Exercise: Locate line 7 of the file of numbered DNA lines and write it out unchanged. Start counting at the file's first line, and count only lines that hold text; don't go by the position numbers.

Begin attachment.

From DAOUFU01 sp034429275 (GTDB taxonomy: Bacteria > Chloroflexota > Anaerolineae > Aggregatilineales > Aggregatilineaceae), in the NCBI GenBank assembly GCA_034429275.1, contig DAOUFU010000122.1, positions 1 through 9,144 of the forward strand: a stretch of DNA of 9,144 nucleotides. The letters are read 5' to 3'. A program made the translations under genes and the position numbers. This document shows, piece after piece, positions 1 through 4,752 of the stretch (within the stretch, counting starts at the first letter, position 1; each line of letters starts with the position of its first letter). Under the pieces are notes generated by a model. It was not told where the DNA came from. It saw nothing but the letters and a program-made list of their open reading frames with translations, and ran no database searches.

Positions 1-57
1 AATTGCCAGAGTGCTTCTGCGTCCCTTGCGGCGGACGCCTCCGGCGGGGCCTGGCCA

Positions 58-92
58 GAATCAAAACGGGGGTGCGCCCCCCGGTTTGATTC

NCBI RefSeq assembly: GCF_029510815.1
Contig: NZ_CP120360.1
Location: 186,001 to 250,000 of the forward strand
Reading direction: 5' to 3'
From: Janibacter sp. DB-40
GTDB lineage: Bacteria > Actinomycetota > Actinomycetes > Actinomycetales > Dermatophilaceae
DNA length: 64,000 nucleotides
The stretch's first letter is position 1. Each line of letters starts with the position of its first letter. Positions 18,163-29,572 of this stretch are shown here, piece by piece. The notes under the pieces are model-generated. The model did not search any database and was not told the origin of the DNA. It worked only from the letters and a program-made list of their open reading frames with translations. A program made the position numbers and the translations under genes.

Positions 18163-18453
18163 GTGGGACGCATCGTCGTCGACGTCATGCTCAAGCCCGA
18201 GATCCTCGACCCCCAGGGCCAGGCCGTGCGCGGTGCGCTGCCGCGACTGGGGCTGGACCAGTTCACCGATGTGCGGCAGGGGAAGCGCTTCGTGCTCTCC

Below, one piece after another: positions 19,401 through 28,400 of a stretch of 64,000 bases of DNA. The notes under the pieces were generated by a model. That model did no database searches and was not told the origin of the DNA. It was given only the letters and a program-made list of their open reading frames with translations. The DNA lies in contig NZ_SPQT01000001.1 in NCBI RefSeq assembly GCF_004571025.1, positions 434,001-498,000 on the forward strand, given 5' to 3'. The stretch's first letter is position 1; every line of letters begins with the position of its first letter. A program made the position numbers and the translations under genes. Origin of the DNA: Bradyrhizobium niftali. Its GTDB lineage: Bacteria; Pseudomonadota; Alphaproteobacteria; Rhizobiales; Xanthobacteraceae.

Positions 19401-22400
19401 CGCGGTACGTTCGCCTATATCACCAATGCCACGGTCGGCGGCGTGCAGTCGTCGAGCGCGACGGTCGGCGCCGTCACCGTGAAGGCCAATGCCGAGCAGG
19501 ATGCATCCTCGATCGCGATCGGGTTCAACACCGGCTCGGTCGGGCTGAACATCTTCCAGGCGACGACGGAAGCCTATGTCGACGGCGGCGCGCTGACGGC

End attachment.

Contig: NZ_CP120360.1